Lacerations are one of the major causes for feline trips to the veterinary emergency room. They can range from a minor skin problem to an extremely significant major crisis. A laceration is a wound formed by the tearing of body tissue. The edges can be jagged, smooth or irregular depending on the initiating issue.
Depending on the underlying cause, depth and force of the trauma, there can be damage to underlying soft tissues and structures. Muscles, tendons, nerves and blood vessels can be damaged. Penetration into the chest or abdominal cavity can even occur as a result of the trauma that produced the laceration.
Minor trauma may only manufacture skin damage. Deeper or more forceful trauma can cause brutal damage to the underlying structures and could even be life threatening. The traumas that most frequently lead to lacerations are generally associated with contamination from dirt, debris and bacteria.
The most common causes of lacerations in felines are being cut on glass or sharp objects in the house or yard, bite wounds and wounds that break the skin as a consequence of being hit by an automobile. Some cats bleed with a laceration and their owners never know what happened to cause it.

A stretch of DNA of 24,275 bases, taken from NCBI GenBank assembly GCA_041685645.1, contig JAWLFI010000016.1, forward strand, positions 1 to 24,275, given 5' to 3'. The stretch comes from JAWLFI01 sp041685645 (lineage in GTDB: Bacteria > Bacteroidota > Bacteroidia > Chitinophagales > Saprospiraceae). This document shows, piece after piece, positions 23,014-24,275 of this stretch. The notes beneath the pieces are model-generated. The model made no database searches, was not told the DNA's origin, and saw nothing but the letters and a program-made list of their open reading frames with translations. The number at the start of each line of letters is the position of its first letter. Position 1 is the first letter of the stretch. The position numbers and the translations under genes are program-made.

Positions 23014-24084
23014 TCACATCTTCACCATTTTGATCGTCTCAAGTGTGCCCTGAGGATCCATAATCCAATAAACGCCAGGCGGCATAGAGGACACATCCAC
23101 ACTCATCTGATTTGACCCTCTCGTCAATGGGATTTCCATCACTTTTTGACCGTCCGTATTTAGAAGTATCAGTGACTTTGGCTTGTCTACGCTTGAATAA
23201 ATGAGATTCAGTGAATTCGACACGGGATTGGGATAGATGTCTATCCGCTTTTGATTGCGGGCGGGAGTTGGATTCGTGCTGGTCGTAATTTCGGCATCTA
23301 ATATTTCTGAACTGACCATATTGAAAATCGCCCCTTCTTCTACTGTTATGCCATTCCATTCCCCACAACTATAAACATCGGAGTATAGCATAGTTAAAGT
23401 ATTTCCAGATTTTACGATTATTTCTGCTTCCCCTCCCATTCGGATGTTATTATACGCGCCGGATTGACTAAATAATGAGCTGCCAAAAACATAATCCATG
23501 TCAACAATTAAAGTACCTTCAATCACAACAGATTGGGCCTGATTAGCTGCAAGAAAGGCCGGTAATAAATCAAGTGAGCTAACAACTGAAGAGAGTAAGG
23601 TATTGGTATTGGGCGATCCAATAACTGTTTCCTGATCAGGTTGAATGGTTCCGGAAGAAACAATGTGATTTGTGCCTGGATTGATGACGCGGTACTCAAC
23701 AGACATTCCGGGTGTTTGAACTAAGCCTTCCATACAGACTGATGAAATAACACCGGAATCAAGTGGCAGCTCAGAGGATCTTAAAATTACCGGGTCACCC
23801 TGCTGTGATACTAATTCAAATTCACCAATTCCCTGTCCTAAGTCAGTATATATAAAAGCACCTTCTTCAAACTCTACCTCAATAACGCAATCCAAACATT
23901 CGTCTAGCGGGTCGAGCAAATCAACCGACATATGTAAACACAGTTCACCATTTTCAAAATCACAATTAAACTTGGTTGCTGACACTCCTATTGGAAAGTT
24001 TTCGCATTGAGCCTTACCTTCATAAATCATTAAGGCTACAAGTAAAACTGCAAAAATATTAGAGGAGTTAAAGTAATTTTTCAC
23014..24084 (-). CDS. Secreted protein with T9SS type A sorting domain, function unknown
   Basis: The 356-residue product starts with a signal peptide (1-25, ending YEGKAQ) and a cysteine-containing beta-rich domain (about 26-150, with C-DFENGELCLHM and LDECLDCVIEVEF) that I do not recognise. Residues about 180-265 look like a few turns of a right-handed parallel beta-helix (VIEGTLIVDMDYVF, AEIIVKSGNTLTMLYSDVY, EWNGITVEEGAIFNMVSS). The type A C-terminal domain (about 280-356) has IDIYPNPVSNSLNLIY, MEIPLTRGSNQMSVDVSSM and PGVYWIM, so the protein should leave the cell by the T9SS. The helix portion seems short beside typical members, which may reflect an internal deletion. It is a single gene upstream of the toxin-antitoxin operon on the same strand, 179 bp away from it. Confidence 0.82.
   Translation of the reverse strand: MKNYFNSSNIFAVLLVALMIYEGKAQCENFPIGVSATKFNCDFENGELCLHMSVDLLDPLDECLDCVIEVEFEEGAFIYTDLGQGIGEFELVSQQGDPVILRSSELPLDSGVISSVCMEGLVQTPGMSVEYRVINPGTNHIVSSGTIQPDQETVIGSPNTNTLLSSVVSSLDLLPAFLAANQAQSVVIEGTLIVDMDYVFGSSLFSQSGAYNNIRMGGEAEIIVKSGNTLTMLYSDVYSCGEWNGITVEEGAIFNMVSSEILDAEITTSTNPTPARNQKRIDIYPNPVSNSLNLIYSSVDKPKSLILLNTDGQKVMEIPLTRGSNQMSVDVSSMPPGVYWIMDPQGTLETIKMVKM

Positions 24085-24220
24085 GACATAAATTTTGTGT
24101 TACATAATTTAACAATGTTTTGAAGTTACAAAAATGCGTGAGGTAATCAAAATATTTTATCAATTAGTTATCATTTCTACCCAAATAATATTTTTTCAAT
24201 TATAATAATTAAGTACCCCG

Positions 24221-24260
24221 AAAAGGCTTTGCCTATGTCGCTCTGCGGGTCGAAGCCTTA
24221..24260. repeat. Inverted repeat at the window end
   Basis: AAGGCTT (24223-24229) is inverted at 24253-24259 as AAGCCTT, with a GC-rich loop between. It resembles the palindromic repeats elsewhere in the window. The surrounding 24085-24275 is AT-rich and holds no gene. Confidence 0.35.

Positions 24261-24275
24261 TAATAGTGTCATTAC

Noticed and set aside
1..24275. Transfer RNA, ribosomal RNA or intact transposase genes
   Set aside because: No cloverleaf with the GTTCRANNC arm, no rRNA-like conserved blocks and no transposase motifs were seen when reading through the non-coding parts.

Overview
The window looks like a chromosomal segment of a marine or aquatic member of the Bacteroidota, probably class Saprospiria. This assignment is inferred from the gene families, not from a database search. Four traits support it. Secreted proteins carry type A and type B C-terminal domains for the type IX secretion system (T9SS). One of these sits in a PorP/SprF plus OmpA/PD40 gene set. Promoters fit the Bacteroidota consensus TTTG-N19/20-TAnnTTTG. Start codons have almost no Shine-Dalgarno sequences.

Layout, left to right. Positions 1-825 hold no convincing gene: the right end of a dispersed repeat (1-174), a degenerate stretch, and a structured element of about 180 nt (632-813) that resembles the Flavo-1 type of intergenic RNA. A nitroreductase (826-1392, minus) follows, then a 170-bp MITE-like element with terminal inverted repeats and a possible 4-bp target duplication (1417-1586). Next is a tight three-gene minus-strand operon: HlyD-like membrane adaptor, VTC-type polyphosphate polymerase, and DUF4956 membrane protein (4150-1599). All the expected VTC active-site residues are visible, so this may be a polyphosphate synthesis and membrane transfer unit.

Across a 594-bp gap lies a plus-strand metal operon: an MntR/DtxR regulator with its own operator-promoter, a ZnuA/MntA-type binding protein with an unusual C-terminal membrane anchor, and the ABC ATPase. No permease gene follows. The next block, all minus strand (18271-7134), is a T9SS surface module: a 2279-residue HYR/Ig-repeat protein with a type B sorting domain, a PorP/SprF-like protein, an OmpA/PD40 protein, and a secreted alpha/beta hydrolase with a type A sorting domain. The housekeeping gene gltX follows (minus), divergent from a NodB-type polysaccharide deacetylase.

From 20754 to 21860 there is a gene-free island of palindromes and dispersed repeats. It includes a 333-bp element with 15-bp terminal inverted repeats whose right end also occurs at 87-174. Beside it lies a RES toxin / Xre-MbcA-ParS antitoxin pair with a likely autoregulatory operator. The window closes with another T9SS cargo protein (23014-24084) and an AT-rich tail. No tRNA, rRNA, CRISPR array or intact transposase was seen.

Detailed treatment of a laceration depends on the depth and degree of damage, and also to associated or secondary injuries. The very best thing to do is to take your cat to your veterinarian right away to help resolve the extent of the injury.
You should, carefully assess your cat's wound. She/he could be in pain so take particular care not to be bitten or scratched when examining the wound.
If your feline’s wound is bleeding, take a clean towel and carefully and gently apply pressure.
If the wound is surface and shallow, try to clip around the wound. Take caution not to get fur in the wound. You can put sterile KY Jelly in the wound to protect it as you clip the hair. This permits the hair to stick to the KY Jelly rather than the wound.
Examine the degree of the injury. If the wound is deep – if it appears to go deeper than the full thickness of the skin and is bleeding profusely, or if the wound is longer than an inch, it truly best for you to see your veterinarian. The wound should be examined and almost certainly sutured.
If you see swelling; then remove or loosen the bandage.
Monitor the wound, if it doesn’t get better right away, please take yur feline to the veterinarian.